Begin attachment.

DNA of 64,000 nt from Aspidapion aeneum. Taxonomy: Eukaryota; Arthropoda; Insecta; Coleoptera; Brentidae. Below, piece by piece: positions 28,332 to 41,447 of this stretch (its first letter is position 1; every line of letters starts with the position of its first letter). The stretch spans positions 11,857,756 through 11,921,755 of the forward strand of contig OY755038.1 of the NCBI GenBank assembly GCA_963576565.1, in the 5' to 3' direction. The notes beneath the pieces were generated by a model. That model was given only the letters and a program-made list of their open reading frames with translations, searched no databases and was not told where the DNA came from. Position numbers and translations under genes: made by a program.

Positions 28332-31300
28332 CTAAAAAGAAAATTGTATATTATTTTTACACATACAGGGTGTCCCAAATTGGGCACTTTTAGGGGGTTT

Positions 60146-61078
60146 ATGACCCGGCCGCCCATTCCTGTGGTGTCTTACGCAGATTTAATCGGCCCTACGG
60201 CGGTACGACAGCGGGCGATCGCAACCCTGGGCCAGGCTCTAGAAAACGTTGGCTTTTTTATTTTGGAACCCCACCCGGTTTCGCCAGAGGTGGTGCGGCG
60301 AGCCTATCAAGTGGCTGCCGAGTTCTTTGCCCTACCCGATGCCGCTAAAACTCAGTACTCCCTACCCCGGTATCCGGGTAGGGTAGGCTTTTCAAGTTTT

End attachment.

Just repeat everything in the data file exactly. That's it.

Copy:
DNA of 64,000 nt from Aspidapion aeneum. Taxonomy: Eukaryota; Arthropoda; Insecta; Coleoptera; Brentidae. Below, piece by piece: positions 28,332 to 41,447 of this stretch (its first letter is position 1; every line of letters starts with the position of its first letter). The stretch spans positions 11,857,756 through 11,921,755 of the forward strand of contig OY755038.1 of the NCBI GenBank assembly GCA_963576565.1, in the 5' to 3' direction. The notes beneath the pieces were generated by a model. That model was given only the letters and a program-made list of their open reading frames with translations, searched no databases and was not told where the DNA came from. Position numbers and translations under genes: made by a program.

Positions 28332-31300
28332 CTAAAAAGAAAATTGTATATTATTTTTACACATACAGGGTGTCCCAAATTGGGCACTTTTAGGGGGTTT

Positions 60146-61078
60146 ATGACCCGGCCGCCCATTCCTGTGGTGTCTTACGCAGATTTAATCGGCCCTACGG
60201 CGGTACGACAGCGGGCGATCGCAACCCTGGGCCAGGCTCTAGAAAACGTTGGCTTTTTTATTTTGGAACCCCACCCGGTTTCGCCAGAGGTGGTGCGGCG
60301 AGCCTATCAAGTGGCTGCCGAGTTCTTTGCCCTACCCGATGCCGCTAAAACTCAGTACTCCCTACCCCGGTATCCGGGTAGGGTAGGCTTTTCAAGTTTT